I'm researching a list of Orillia's greatest athletes, an exhaustive list, all sports, all eras. Its been great fun.
What a variety. There are the professionals and the amateurs, the serious and the recreational, the traditional sports and the downright weird sports. And every one of them, at the elite level, is passionate about what they do.
One athlete in Orillia really opened my eyes. Was his really a "sport"? Was it "good" or "bad" to be doing what he was doing. That is, "healthy" or "obsessed"?
I know some ultra-endurance athletes in Orillia, like Steve Burrows, who routinely did 24-hour races and 100-mile running races. Crazy events for the ultra-fit. But that's nothing, I see now.
John Waite, a friend of mine - we were on the YMCA board of directors together - goes way beyond anything Steve ever did. John is a Spartan Death racer.
A what? Who's ever heard of that.
The Spartan Death race, as John described it after his first (!) one, is a race that is designed to "break" you. Non-stop for 48 hours, task after task to completely tax you physically and mentally. Carry this 90-pound log up that mountain, lift these 100 60-pound rocks up onto that pedestal, solve this pen and paper problem in this time limit 36 hours into the race, "run" up these rapids for two miles chest-deep, swim across this frozen, slushy pond, and on and on for 48 hours. Their goal is to have only one entrant finish.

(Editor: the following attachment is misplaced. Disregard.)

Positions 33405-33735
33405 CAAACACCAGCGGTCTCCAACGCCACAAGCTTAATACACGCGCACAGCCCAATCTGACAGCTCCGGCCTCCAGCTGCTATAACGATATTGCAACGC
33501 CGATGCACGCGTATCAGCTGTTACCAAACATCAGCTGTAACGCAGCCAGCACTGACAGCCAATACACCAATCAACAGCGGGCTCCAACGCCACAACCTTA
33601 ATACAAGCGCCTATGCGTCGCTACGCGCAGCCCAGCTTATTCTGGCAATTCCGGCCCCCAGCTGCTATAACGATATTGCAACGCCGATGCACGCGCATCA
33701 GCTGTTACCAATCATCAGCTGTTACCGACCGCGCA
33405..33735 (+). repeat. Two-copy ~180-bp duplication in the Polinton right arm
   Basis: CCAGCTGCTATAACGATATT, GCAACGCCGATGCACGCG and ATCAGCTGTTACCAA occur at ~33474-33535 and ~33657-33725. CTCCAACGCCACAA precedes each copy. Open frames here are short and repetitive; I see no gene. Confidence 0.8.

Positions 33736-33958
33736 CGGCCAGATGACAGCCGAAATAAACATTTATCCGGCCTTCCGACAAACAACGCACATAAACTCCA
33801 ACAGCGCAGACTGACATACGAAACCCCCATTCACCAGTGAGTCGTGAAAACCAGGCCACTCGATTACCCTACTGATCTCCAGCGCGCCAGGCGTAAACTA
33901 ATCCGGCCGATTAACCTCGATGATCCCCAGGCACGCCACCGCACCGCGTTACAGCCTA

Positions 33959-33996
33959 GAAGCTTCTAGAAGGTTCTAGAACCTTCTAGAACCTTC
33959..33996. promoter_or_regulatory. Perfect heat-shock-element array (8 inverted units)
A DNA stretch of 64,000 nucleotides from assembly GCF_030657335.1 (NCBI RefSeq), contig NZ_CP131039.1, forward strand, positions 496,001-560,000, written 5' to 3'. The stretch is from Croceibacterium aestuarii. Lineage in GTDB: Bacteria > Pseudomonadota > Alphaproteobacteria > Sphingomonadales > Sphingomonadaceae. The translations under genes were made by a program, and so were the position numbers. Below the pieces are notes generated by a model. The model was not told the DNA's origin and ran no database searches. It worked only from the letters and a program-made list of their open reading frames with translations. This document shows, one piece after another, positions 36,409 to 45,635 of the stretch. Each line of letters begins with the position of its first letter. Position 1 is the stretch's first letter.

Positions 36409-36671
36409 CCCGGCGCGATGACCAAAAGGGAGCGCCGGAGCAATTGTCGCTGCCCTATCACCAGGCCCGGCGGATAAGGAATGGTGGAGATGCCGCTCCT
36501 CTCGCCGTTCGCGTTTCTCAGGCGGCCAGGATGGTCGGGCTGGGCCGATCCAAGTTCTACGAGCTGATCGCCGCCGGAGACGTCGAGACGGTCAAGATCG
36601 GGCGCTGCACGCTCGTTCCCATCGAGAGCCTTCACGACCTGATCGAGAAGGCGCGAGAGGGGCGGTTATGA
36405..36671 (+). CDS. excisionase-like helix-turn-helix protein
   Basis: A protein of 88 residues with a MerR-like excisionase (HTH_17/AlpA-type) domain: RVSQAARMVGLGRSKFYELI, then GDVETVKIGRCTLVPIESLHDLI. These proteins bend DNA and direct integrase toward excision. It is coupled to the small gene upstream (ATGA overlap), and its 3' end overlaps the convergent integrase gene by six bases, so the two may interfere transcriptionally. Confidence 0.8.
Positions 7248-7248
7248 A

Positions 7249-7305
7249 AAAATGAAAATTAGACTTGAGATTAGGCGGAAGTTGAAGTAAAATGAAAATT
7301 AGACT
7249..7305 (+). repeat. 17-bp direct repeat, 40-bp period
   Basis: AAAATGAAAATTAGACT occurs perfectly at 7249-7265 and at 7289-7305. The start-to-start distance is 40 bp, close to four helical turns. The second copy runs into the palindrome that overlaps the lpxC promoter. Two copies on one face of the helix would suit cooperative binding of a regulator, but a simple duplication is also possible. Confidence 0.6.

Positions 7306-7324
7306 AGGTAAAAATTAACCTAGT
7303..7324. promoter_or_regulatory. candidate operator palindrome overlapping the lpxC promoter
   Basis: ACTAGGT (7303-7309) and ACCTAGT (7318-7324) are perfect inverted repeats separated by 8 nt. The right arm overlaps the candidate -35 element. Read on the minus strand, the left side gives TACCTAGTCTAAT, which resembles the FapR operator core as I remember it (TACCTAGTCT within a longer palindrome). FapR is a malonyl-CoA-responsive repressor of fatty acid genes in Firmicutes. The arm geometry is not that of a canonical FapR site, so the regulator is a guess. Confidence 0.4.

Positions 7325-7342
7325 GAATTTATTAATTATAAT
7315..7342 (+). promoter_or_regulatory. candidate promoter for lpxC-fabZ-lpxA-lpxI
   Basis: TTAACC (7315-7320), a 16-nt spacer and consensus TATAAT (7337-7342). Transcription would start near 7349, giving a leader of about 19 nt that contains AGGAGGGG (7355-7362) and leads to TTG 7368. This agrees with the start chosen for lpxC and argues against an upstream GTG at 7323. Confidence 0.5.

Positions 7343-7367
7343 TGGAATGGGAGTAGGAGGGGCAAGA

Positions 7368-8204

John said that in his first race in 2011 over 200 people entered, but 100 never even started when they heard what was expected of them at the starting line. Then only 35 people finished, and these were all incredibly fit, mentally tough athletes. John finished near the top. Wow. John makes my list of Orillia's greatest athletes.
But he made me think. Is it a "sport"? Does he do it for the same reasons the hockey players and swimmers do it?
The Olympians do it for the achievement, the gold medal. The pros do it for the money. Some of the martial artists do it to feel safe or to build their self-esteem. A lot of athletes do it because its just plain fun to do what you do well, to develop your aptitudes.
I think its different for John. It is a spiritual thing. Survival at its basest is all-encompassing - mind, body, spirit all wrapped into one soggy mess. At a certain point the body is just on remote-control, you are getting brain-dead tired and the only thing keeping you going is your inner spirit. If you talk to John you can see that in everything he does. He gets it. Track and swimming coaches tell their Olympians all the time to just relax and focus, get in the zone. That's letting your spirit bubble up, your unconscious abilities that you, hopefully, trained all year to develop. It's toughness, and courage, and confidence, and inner peace.
How do I place John on my list of athletes (I'm trying to roughly rank them by accomplishment)? Above or below an NHL hockey player? A World Cup season champion freestyle skier? Walter Knox, the brazen hustling world champion track athlete? I dunno.
So I made a special category for John, the "Special, 'You've got to be Crazy"' category. Or maybe he's the only sane one on the list. I dunno.
John is now the director of the whole Spartan Death Race program. He's in Mexico this very weekend running the next event. Check out the entry information page (here). Only two rules: Do not die. Do not get left behind.
Yeah, he makes my list, but, like, holy cow...